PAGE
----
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  • Next Generation Robotic Spine Surgery: First Report on Feasibility, Safety, and Learning Curve

    Final Number:
    4089

    Authors:
    Asham Khan MD; Joshua Meyers MD; Ioannis D Siasios MD; John Pollina MD

    Study Design:
    Other

    Subject Category:

    Meeting: Congress of Neurological Surgeons 2018 Annual Meeting - Late Breaking Science

    Introduction: Pedicle screw instrumentation for spinal stabilization is a common surgical procedure. Surgeons often rely on free-hand or fluoroscopy-assisted methods to facilitate the placement of pedicle screws. Robotic technology has the potential to increase accuracy, precision, and consistency of pedicle screw placement. With the newest robotic platform recently released we aim to provide the safety, feasibility and learning curve associated with this new navigation technology.

    Methods: A retrospective chart review was conducted to obtain data for 20 patients who underwent lumbar pedicle screw placement under robotic guidance after undergoing interbody fusion for lumbar spinal stabilization for degenerative disc disease with or without spondylolisthesis. The newest generation Mazor X (Mazor Robotics Ltd, Caesarea, Israel) was used. Accuracy of screw placement was determined to be Grade I-IV. Grade I was in the pedicle (no breach/deviation), grade II was breach <2mm, grade III was breach 2-4mm, and Grade IV was breach >4mm; breach direction (superior, lateral, inferior, or medial) was also recorded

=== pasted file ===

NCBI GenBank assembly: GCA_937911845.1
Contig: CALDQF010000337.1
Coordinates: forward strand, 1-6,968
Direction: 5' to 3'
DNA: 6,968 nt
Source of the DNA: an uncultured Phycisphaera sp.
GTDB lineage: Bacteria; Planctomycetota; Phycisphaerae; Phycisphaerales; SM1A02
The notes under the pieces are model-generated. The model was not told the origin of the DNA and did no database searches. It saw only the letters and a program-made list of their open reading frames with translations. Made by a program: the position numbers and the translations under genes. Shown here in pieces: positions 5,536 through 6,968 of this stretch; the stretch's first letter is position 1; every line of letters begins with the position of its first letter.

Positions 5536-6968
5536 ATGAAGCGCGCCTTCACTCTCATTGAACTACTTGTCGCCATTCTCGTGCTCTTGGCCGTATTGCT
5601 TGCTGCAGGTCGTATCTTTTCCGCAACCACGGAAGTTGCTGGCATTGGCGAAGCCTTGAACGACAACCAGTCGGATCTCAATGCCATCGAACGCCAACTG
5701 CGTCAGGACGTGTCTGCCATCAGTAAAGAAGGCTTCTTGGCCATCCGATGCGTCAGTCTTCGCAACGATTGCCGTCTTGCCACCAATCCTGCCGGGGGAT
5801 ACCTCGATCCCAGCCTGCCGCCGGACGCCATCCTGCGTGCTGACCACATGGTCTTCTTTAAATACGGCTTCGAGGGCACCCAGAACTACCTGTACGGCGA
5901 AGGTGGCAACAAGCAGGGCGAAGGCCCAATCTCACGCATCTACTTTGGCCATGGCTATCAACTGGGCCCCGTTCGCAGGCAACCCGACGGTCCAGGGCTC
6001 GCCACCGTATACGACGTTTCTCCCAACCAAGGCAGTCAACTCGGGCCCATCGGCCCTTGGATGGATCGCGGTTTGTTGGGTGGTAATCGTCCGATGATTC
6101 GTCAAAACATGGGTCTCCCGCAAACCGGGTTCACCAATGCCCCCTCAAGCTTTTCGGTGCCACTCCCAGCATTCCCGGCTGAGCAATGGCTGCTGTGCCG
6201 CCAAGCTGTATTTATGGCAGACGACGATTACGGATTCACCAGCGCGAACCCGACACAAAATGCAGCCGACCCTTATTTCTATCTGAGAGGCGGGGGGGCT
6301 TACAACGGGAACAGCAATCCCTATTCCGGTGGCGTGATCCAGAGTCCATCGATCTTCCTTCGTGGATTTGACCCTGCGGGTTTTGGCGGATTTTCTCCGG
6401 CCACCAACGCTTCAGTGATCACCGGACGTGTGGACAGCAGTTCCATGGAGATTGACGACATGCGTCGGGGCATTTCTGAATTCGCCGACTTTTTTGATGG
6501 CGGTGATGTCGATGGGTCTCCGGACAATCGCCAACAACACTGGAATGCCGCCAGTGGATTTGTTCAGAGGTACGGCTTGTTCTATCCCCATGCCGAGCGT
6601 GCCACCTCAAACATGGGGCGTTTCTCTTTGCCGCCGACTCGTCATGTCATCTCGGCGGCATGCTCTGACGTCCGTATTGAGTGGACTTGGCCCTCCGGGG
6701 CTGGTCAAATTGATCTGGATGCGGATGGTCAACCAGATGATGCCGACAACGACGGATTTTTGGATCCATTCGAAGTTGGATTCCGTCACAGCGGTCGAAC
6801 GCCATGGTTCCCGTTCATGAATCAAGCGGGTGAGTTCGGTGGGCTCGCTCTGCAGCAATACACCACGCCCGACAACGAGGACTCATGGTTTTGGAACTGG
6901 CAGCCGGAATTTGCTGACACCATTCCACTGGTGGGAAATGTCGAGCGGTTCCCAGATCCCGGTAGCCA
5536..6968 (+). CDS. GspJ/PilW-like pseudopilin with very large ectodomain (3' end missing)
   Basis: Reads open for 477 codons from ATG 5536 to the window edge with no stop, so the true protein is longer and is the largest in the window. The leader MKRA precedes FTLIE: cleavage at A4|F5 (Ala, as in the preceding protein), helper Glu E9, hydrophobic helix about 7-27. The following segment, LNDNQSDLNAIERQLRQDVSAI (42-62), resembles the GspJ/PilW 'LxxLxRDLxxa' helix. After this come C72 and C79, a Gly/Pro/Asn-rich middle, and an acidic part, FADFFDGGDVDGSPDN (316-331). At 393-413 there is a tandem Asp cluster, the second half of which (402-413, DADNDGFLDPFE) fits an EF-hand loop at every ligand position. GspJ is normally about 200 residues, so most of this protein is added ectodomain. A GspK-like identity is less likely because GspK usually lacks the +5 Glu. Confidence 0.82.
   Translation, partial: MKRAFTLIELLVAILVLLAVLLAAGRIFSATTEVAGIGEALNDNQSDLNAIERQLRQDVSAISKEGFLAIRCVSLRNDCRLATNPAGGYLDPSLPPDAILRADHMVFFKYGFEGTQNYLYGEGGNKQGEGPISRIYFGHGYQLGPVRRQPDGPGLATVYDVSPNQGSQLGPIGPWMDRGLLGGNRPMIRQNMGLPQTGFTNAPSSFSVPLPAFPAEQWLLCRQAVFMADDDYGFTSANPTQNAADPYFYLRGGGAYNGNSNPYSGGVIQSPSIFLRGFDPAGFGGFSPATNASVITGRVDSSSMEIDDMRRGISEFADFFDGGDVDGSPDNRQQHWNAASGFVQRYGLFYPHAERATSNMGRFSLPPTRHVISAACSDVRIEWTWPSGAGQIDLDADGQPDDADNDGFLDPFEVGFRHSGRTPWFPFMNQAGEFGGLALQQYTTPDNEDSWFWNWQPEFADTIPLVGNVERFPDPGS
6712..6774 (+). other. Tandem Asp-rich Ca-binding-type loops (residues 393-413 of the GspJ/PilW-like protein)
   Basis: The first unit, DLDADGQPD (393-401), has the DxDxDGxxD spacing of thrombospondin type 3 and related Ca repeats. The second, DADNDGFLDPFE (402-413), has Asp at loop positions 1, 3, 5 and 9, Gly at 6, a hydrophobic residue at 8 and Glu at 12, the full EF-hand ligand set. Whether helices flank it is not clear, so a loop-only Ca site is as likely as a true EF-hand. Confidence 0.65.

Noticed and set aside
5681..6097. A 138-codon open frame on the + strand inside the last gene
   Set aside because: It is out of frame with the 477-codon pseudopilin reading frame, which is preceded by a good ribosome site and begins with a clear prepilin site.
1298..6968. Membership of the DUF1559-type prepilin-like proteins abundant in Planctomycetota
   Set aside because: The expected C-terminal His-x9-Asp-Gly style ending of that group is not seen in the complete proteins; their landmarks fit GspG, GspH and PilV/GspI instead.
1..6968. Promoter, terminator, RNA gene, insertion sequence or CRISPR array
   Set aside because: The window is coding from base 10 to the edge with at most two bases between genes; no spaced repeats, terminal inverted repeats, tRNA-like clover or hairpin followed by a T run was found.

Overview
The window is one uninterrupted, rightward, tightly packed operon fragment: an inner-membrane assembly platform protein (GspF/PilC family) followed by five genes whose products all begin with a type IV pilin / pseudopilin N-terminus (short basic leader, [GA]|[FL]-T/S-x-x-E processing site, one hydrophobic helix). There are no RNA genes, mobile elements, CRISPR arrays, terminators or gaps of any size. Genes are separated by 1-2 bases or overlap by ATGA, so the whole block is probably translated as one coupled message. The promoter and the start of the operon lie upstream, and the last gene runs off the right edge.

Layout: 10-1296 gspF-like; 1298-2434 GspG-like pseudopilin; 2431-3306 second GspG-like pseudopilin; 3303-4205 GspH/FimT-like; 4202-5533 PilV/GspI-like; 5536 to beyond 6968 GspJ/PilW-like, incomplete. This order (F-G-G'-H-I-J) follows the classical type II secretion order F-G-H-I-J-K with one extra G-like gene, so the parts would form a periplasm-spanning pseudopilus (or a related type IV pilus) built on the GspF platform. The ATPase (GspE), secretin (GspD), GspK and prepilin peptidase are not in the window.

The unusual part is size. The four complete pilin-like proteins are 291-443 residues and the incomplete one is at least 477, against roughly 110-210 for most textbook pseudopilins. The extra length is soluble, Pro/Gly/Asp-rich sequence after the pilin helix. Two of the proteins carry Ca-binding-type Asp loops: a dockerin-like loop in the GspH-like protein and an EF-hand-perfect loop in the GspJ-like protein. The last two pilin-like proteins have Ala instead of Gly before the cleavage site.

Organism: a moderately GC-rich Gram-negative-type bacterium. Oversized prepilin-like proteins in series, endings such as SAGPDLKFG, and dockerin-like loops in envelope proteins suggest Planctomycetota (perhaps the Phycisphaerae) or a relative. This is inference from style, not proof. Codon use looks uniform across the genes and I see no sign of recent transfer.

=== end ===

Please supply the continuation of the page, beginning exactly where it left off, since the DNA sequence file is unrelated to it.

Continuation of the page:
Results: Twenty patients underwent robotically-assisted pedicle screw placement of 75 screws at 24 levels. Seventy-four screw placements (98.7%) were grade I, 1 (1.3%) was grade II (medial). No complications occurred. Mean time for screw placement was 3.6 minutes. Mean Fluoroscopy time was 13.1 minutes and mean radiation dose was 29.9 mGy. No statistically significant results across any of these parameters were observed across our first 10 cases and subsequent 10 cases.

    Conclusions: We found that next-generation robotic spine surgery was safe and feasible with reliable and precise accuracy and minimal learning curve. As this technology improves, further novel applications are expected to develop. Further research is needed to determine long term efficacy.

    Patient Care: Has the potential to decrease OR time, decrease radiation dose, and increase accuracy of pedicle screw placement.

    Learning Objectives: Next Generation Robotic technology has the potential to increase accuracy rates for pedicle screw placement, decrease OR time, and radiation exposure compared to conventional methods of screw insertion It is a safe and feasible method of inserting posterior pedicle screws

    References:

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